, Paus. et alii; Φρίξαι
, Hdt. 4.148
: Eth. Φριξαῖος
), a town of Triphylia in Elis, situated upon the left bank of the Alpheius, at the distance of 30 stadia from Olympia. (Strab. viii. p.343
; Steph. B. sub voce
It was founded by the Minyae (Herod. l.c.
), and its name was derived from Phaestus. (Steph. B. sub voce Μάκιστος.
) Phrixa is rarely mentioned in history; but it shared the fate of the other Triphylian cities. (Comp. Xen. Hell. 3.2. 30
; Plb. 4.77
.) Its position is determined by Pausanias, who says that it was situated upon a pointed hill, opposite the Leucanias, a tributary of the Alpheius, and at a ford of the latter river. (Paus. 6.21.6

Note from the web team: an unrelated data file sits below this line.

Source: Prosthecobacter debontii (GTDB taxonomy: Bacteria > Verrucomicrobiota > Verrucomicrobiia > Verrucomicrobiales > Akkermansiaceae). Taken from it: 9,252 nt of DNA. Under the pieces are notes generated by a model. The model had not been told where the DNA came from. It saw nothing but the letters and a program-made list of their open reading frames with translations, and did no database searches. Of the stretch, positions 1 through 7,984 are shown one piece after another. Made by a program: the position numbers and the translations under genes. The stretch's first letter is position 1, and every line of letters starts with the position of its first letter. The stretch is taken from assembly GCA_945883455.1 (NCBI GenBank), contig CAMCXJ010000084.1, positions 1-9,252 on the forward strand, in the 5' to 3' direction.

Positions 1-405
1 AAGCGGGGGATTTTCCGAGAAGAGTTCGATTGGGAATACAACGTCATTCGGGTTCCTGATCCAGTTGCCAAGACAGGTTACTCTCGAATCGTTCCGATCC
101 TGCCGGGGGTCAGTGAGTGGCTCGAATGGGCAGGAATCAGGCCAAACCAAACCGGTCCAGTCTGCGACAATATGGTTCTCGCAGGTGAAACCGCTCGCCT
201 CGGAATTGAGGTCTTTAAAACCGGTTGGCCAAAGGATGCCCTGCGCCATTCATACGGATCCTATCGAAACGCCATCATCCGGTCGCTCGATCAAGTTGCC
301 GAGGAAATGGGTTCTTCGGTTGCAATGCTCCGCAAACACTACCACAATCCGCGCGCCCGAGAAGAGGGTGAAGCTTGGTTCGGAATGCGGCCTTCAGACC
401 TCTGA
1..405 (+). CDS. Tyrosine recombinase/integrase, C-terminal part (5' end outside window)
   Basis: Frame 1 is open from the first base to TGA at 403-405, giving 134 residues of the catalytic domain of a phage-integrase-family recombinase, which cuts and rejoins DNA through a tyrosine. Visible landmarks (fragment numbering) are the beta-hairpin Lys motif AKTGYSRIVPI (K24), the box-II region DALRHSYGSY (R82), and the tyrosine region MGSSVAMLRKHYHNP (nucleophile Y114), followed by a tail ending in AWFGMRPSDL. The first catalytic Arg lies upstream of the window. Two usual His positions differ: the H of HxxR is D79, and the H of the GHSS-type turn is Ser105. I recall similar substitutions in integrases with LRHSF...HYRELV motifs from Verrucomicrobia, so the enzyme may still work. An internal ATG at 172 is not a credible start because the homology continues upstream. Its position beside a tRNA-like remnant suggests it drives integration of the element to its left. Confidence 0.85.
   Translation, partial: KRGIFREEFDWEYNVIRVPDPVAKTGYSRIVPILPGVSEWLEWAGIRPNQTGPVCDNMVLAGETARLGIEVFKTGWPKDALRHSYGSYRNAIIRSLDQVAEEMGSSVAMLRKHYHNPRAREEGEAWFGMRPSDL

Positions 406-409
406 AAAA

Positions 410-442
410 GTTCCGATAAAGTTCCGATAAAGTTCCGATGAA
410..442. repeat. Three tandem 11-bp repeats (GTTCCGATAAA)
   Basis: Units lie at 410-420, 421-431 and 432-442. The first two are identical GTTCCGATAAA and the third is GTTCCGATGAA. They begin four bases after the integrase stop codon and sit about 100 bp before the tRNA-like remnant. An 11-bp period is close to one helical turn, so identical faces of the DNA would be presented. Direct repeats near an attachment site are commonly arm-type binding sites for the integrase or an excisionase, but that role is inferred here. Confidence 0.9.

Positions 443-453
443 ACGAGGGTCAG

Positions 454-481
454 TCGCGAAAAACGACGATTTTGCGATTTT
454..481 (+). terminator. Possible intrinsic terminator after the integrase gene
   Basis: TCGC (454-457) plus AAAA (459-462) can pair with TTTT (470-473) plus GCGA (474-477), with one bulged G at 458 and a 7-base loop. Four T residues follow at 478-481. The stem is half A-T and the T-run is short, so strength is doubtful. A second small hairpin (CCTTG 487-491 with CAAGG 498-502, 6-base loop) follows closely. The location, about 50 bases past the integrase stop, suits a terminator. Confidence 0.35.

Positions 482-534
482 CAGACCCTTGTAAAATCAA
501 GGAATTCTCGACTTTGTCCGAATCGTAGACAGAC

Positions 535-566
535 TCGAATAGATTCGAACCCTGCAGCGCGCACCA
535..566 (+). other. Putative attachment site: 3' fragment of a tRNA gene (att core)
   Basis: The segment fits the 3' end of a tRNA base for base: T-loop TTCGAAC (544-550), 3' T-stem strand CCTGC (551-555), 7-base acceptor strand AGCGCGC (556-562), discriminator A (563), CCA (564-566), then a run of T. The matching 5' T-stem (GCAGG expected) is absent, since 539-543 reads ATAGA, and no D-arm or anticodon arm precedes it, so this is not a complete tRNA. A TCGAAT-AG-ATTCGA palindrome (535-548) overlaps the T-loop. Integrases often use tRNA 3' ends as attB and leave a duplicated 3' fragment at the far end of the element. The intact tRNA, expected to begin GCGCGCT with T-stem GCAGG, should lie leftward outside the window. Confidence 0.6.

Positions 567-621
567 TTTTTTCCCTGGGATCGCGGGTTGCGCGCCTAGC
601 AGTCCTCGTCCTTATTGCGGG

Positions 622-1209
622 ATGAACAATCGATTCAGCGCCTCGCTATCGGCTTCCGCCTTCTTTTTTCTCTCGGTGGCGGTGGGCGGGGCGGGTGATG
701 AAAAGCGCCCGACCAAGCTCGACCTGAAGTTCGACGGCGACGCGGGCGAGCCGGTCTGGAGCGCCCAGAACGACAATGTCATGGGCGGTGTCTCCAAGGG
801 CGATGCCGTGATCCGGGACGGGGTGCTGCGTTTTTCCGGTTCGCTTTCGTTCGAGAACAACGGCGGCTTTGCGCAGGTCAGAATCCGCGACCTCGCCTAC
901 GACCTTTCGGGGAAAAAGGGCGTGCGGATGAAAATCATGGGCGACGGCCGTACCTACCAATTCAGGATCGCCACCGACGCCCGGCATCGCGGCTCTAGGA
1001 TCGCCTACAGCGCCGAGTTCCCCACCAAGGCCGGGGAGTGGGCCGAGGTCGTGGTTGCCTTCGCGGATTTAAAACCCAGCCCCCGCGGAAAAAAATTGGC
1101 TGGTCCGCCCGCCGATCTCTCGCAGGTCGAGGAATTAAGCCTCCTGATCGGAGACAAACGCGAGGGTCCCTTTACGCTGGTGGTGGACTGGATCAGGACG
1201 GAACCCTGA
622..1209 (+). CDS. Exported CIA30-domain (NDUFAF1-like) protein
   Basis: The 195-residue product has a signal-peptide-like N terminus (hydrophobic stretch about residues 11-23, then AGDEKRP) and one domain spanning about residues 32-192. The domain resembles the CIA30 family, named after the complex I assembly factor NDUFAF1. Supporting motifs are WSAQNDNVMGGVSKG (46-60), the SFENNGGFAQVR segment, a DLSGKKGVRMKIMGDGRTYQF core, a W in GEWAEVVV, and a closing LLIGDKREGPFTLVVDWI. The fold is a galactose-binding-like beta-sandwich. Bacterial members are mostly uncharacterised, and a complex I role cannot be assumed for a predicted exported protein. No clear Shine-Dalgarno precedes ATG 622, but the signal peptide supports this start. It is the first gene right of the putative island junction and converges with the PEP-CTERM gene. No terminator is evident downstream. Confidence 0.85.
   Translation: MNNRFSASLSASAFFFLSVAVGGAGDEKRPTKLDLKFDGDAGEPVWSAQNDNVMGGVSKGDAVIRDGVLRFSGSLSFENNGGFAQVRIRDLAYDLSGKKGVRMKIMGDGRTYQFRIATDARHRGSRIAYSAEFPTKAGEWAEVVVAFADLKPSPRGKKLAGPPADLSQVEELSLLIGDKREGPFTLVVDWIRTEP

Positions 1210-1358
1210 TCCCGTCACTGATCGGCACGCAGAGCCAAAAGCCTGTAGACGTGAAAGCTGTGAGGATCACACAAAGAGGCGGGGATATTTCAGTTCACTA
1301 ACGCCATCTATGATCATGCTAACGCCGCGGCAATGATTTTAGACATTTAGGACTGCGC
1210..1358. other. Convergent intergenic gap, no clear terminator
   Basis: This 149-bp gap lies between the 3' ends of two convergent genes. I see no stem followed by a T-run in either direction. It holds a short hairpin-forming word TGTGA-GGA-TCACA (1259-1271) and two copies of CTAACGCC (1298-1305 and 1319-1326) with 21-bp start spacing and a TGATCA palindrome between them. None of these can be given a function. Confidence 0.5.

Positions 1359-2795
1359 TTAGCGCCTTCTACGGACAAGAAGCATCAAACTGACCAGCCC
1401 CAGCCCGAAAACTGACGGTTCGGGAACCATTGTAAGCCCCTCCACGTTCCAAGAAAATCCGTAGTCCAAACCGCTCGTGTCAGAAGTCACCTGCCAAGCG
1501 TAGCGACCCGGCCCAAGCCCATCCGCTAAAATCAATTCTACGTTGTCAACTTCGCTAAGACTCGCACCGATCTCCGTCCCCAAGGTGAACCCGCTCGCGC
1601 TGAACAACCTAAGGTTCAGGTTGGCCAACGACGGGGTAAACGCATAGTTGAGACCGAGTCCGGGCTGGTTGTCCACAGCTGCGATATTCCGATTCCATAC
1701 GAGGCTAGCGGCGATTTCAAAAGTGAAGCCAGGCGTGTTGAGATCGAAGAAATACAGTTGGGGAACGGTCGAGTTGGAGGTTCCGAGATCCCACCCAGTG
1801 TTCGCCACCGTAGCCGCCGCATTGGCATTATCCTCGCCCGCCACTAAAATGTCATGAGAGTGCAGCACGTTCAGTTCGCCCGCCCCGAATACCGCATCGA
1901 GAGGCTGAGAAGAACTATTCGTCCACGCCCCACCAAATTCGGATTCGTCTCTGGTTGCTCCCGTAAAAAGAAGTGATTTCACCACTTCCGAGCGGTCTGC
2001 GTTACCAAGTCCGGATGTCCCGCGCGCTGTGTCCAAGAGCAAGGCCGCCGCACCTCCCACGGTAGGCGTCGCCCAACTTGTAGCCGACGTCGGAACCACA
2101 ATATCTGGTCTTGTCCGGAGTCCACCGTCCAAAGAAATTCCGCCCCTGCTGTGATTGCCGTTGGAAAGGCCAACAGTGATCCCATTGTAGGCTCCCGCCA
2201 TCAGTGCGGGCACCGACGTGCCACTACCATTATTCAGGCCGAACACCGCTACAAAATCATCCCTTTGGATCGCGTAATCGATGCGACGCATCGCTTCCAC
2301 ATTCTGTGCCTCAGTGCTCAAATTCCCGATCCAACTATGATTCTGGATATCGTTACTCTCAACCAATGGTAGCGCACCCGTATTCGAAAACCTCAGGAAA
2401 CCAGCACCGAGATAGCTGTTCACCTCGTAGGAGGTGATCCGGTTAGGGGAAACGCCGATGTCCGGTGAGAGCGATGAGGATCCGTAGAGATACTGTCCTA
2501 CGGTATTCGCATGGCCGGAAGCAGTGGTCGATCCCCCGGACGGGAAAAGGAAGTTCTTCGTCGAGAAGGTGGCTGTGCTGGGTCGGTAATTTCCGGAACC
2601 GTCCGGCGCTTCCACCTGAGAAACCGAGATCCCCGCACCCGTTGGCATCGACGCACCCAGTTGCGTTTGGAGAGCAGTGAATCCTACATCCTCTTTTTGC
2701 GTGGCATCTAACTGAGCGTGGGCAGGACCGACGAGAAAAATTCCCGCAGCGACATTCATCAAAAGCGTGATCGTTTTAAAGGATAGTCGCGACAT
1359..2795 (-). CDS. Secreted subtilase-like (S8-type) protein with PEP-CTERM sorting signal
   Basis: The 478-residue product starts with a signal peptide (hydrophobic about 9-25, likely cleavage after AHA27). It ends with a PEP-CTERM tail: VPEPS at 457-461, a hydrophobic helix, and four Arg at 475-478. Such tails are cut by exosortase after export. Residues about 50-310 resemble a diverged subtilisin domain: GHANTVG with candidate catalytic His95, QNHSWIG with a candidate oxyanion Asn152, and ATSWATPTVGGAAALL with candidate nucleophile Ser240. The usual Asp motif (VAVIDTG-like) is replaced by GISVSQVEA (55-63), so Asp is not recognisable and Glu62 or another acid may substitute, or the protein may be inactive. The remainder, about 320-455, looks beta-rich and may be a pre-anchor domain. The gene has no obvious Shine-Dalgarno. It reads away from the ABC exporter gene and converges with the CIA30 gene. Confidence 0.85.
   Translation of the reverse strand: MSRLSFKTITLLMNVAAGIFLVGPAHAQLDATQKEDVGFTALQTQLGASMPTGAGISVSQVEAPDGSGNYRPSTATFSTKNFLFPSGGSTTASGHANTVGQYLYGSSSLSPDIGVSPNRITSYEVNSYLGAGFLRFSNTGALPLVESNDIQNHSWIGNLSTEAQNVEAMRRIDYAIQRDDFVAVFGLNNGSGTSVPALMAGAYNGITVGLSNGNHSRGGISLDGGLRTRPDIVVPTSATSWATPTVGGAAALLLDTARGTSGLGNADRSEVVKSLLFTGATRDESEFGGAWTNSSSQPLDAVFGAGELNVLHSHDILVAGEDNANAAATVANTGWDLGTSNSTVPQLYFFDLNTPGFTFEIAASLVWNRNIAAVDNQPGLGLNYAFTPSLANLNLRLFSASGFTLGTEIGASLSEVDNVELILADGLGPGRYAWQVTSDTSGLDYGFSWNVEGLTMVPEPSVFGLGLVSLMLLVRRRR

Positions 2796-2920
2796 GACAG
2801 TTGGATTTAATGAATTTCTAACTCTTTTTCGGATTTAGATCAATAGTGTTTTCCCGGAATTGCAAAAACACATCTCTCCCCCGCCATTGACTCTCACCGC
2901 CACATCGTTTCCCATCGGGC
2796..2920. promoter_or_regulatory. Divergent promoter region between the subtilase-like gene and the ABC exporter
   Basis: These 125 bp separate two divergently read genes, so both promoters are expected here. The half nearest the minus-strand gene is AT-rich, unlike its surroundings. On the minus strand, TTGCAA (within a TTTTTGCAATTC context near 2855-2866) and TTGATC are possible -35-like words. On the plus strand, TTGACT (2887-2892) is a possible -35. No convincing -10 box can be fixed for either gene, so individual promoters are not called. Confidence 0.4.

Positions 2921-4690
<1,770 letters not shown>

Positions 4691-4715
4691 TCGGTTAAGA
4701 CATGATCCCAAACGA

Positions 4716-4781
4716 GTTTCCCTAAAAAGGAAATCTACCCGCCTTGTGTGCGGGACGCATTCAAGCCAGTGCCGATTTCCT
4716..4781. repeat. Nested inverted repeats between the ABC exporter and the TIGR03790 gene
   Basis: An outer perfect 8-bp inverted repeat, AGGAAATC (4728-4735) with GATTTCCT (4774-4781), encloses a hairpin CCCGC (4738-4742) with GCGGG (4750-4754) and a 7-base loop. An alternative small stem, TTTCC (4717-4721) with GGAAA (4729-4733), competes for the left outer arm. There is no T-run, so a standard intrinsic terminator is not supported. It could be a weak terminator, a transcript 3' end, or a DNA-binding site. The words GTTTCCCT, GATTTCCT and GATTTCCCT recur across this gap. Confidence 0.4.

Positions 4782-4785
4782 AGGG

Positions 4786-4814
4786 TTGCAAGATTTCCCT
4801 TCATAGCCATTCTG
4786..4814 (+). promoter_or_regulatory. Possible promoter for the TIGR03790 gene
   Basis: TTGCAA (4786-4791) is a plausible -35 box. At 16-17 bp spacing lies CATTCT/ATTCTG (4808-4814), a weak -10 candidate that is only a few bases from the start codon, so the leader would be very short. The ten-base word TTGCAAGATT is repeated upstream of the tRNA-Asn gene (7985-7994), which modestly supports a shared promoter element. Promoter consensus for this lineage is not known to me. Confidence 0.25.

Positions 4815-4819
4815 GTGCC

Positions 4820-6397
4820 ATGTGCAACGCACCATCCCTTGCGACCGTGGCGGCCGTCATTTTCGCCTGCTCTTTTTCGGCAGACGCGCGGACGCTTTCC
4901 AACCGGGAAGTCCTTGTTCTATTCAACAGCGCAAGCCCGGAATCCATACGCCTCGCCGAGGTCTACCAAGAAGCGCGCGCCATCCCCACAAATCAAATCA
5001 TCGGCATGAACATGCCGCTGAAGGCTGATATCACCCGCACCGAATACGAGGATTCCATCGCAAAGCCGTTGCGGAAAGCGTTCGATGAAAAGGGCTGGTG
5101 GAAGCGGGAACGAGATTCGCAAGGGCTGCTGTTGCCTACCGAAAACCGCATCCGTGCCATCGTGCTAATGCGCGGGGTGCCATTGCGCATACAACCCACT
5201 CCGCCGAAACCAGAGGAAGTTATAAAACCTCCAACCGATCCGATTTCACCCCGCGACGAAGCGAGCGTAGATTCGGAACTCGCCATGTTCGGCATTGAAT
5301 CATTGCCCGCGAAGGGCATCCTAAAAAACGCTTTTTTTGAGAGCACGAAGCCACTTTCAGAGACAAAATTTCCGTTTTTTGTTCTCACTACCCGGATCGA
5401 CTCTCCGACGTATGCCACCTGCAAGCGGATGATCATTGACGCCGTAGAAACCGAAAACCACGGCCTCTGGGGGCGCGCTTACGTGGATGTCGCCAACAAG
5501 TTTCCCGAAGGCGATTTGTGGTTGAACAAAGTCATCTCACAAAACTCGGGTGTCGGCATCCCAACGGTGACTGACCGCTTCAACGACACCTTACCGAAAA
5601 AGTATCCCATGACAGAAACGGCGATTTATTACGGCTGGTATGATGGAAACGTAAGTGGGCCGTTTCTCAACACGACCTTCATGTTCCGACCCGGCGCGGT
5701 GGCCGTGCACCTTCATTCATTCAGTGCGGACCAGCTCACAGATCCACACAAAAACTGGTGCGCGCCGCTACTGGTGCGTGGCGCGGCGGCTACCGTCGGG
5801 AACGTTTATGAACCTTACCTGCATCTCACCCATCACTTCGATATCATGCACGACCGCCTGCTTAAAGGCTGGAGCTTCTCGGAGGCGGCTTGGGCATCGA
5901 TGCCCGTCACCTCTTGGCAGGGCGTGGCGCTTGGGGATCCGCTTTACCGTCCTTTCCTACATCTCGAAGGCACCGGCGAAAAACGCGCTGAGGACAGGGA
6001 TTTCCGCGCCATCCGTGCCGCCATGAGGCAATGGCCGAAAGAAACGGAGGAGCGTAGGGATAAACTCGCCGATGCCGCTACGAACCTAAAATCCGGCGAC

This pointed hill is now called Paleofánaro,
and is a conspicuous object from both sides of the river, whence the city received the name of Phaestus in later times. (Steph. B. sub voce s. v Φαιστός.
) The city was in ruins in the time of Pausanias, who mentions there a temple of Athena Cydonia. Upon the summit of the hill there are still remains of Hellenic walls. (Leake, Morea,
vol. ii. p. 210; Boblaye, Récherches &c.
p. 136; Ross, Reisen im Peloponnes,
p. 108; Curtius, Peloponnesos,
vol. ii. p. 90.)